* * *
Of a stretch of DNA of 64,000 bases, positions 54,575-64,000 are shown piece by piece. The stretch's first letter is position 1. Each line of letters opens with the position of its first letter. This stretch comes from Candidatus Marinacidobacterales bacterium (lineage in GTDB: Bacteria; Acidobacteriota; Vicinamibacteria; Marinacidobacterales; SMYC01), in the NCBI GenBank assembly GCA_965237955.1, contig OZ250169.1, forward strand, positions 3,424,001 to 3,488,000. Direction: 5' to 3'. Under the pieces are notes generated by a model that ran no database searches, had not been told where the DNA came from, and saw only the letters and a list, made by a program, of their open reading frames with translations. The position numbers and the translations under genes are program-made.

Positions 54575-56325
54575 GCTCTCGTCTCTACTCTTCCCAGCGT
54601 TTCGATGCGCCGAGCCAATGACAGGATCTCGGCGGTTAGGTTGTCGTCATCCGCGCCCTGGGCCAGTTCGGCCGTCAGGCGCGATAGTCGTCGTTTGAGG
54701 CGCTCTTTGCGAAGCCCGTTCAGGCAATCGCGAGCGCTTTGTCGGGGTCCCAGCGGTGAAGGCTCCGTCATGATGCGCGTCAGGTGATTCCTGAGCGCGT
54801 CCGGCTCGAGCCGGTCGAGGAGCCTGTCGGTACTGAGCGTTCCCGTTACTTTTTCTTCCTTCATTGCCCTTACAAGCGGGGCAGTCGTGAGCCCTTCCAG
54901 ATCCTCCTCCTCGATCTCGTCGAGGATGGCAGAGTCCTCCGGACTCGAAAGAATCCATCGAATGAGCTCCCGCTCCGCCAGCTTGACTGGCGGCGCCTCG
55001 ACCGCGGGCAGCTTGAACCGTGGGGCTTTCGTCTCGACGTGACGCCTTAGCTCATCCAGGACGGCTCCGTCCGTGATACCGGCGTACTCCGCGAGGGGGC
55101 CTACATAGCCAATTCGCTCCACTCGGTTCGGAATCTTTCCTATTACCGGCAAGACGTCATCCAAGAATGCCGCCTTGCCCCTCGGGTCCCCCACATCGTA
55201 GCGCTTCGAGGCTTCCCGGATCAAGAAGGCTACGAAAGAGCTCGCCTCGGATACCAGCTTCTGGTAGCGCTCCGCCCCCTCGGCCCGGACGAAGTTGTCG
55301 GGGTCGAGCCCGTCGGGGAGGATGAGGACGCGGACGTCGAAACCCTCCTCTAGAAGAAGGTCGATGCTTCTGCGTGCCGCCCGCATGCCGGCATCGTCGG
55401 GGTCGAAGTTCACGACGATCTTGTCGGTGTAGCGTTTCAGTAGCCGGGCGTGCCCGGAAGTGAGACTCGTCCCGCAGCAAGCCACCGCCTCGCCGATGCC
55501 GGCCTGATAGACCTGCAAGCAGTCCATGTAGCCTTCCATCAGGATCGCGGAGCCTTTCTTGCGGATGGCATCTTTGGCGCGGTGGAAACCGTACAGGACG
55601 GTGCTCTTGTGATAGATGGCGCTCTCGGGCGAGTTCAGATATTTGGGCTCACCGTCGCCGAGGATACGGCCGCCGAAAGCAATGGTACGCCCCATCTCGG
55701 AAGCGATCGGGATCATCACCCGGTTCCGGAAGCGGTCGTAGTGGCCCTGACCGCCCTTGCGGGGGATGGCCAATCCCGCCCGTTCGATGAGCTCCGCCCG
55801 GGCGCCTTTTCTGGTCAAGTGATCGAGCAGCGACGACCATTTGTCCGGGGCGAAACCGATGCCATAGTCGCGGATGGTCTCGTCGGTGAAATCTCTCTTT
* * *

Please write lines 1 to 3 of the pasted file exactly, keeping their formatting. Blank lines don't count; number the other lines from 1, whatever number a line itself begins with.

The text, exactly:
Of a stretch of DNA of 64,000 bases, positions 54,575-64,000 are shown piece by piece. The stretch's first letter is position 1. Each line of letters opens with the position of its first letter. This stretch comes from Candidatus Marinacidobacterales bacterium (lineage in GTDB: Bacteria; Acidobacteriota; Vicinamibacteria; Marinacidobacterales; SMYC01), in the NCBI GenBank assembly GCA_965237955.1, contig OZ250169.1, forward strand, positions 3,424,001 to 3,488,000. Direction: 5' to 3'. Under the pieces are notes generated by a model that ran no database searches, had not been told where the DNA came from, and saw only the letters and a list, made by a program, of their open reading frames with translations. The position numbers and the translations under genes are program-made.

Positions 54575-56325
54575 GCTCTCGTCTCTACTCTTCCCAGCGT